A 57 percent majority of Americans see Obama’s political views as liberal, compared with 23 percent who see him as a moderate and 15 percent as conservative, according to a USA Today/Gallup poll released Thursday.
Those surveyed rated themselves and the 2012 candidates along a five-point scale from very liberal to very conservative. The result? Republican challengers are seen by the public as more in line with their own ideology than Obama, though Obama continues to tie or lead other candidates in polls for the 2012 election.
A separate Pew Research Center poll finds “progressive” ranking as the most popular political buzz-word, with 67 percent rating it positively. “Conservative” is ranked second at 62 percent positive, “liberal” and “capitalism” are seen positively by half the public while fewer than a third rate “socialism” positively. Indeed, majorities of nearly every political group hold a negative view of socialism, including 52 percent of Occupy Wall Street supporters.
President Obama holds a commanding 45-point lead over Mitt Romney among Hispanics nationally in a hypothetical 2012 match-up, according to a poll released Wednesday by the Pew Hispanic Center. That margin exceeds Obama’s record 36-point victory over John McCain among Hispanics, the fast-growing voting bloc, in 2008 exit polls . As the Post’s Peter Wallsten reports, Obama’s edge is significant “even as widespread opposition to his administration’s stepped-up deportation policies act as a drag on his approval ratings” among Hispanics.
A separate Pew poll in early November found Newt Gingrich cutting into Obama’s lead among Hispanics, with Obama leading 61 percent to 36 percent, though the sample size was small and the error margin high.
Obama’s job approval rating stands at 60 percent among Hispanics in the latest Gallup data, up from earlier this fall. By contrast, Hispanics disapproved of Obama’s handling of deportations by more than 2 to 1 in the Pew survey.
Part of the reason Obama is not paying a huge price among Hispanics for his deportation policies may be awareness. Just over four in 10 Latinos recognized that the Obama administration is deporting more illegal immigrants than the Bush administration, and the number dips to one in three among registered voters. Disapproval of Obama on deportations also peaks among Hispanics who are ineligible to vote (those who lack citizenship or a green card). Additionally, while more than nine in 10 Hispanic voters say jobs and education are important issues in 2012, a smaller seven in 10 say the same about immigration.
Hispanics look to play a more important role in the election than ever before: Pew estimates that nearly 21.7 million Hispanics are eligible to vote in 2012, up from 19.5 million in 2008 and 16.1 million in 2004.
Newt Gingrich’s support has been more than sliced in half in Iowa since the beginning of December, according to a pair of newly released polls, with Mitt Romney and Ron Paul now leading the race and Rick Santorum rising.
Gingrich took particularly strong hits in the CNN poll among wealthier Republicans, tea party supporters, college grads and conservatives. See yesterday’s Behind the Numbers post for a more detailed breakdown.
A PPP poll (D) conducted without live interviewers finds Paul with 24 percent and Romney at 20 percent, with Gingrich at 13 percent and Santorum 10 percent. Gingrich’s support is down from 27 percent in early December.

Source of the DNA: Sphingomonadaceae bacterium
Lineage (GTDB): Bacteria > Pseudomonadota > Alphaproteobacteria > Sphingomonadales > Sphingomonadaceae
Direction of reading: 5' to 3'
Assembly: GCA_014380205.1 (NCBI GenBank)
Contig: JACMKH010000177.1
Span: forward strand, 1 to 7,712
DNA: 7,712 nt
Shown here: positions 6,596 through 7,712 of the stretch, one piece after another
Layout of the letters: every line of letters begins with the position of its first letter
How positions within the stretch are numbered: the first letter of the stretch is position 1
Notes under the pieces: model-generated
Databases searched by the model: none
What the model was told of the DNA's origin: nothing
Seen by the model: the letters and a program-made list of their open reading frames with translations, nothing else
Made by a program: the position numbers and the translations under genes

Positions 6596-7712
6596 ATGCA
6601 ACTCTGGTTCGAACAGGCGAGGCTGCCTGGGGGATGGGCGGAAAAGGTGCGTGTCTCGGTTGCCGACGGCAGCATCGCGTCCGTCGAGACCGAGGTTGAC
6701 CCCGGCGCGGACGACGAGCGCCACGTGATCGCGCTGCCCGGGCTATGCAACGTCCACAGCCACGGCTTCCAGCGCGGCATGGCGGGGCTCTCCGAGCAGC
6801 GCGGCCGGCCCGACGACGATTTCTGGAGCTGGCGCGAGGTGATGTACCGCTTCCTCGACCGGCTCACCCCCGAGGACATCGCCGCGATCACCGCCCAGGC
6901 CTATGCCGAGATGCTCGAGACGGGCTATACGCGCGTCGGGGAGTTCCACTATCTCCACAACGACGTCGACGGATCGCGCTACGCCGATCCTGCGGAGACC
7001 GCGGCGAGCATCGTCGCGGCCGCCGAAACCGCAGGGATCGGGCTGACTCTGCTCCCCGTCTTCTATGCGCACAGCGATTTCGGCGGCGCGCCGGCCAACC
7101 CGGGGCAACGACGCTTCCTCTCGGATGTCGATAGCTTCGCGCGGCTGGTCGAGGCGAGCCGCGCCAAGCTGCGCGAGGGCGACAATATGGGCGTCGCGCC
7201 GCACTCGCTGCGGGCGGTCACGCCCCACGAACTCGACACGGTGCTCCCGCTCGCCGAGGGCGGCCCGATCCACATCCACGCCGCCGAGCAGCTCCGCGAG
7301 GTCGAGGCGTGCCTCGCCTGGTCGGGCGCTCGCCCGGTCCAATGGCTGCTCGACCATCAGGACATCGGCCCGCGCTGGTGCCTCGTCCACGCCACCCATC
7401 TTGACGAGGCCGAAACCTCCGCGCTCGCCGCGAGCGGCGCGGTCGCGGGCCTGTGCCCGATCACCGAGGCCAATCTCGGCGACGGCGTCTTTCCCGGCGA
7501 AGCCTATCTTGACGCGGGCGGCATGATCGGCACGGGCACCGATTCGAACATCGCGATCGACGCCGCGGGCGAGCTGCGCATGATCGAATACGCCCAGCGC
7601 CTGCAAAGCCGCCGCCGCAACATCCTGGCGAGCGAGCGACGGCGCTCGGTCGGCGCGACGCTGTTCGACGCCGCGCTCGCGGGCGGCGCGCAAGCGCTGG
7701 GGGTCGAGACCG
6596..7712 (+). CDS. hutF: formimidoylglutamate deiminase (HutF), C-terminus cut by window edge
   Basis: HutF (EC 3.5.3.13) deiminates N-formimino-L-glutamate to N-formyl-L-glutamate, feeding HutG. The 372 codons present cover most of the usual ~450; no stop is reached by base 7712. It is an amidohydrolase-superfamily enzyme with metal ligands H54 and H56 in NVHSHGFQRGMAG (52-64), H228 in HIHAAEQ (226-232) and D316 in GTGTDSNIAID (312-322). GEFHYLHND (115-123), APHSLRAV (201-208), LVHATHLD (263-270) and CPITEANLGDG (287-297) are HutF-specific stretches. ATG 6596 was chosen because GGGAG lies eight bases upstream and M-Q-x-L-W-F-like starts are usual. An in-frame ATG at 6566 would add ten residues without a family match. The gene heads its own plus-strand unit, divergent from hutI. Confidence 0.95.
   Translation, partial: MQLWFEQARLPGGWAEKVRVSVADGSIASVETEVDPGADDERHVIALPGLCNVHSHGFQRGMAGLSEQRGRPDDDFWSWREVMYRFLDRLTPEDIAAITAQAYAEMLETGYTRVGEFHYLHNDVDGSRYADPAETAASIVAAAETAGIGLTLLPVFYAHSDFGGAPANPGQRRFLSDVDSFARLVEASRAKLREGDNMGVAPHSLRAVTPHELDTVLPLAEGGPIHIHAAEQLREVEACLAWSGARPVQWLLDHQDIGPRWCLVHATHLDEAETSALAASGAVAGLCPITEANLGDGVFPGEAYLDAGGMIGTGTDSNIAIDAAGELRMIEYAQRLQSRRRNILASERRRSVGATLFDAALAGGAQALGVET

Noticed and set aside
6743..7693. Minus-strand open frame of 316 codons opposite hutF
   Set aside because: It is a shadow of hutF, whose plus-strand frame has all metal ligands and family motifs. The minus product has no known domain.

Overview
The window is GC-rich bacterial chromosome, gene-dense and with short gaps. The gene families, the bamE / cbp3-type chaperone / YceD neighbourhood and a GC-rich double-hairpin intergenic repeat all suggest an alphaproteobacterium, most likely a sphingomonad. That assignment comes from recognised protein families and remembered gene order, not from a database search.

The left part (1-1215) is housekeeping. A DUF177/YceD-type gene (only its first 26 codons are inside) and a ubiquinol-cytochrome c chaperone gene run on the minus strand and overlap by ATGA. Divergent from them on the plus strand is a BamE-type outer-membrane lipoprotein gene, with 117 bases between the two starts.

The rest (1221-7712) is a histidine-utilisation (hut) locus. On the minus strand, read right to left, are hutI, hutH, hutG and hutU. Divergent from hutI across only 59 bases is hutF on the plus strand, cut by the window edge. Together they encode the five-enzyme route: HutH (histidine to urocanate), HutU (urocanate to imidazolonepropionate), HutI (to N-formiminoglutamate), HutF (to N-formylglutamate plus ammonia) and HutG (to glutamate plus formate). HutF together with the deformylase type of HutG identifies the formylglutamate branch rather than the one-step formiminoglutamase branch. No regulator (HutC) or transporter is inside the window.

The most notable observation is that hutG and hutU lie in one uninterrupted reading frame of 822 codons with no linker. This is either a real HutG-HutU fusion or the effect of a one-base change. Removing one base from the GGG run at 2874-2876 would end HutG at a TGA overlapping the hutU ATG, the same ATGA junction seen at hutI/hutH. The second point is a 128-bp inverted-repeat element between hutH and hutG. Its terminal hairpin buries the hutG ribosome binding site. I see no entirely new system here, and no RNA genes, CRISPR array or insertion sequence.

Despite Paul’s strong standing in both polls, more than four in 10 Republicans in the CNN poll say they “would not consider” supporting him for the GOP nomination, 10 points higher than say this of Mitt Romney.
The Des Moines Register will release its final pre-caucus poll on Saturday at 7 p.m., providing one of the last good looks at who will win the first contest in the GOP nomination race.
Poll wonk note: Two methodological quirks in the new CNN and PPP polls may be working to underestimate Paul’s support. First, neither poll dialed cell phone-only adults, who made up 29 percent of Iowans in estimates from 2009 and 2010 (pdf) and about a quarter of potential caucus-goers in an early December Washington Post-ABC News poll. In that poll, Paul earned 21 percent among potential caucus-goers who were reachable only by cell phone and 14 percent among those with landlines in their household.
Second, CNN polled registered Republicans but not independents and Democrats who might participate by registering as Republicans before caucus day. Non-Republicans made up 17 percent of potential caucus-goers in the December Post-ABC poll, with Ron Paul performing about twice as well among this group than registered Republicans.
Also, Mark Blumenthal of the Huffington Post provides a thorough detailing of discrepancies between CNN and PPP Iowa polls, noting that CNN polls have consistently found higher support for Romney than others, while they have differed less in their estimates for Paul.
A second CNN poll (pdf) of likely primary voters in New Hampshire finds Mitt Romney with a commanding 44 percent support, compared with 17 and 16 percent for Gingrich and Paul, respectively. Jon Huntsman scores 9 percent in the Granite State, better than his numbers in Iowa (1 percent in CNN, 4 percent in PPP). Romney’s lead was nearly as large in a mid-December Boston Globe poll conducted by the University of New Hampshire.
To more than half of Americans -- 54 percent -- 2011 was a bad year for the country; 13 percent say it was a good year and one third say it was neither good nor bad, according to an Associated Press-GfK poll released Thursday. Despite the sour taste, more than six in 10 say they are optimistic about what 2012 will bring for the nation, and nearly eight in 10 are positive about their own lives. Read the full poll results here (pdf).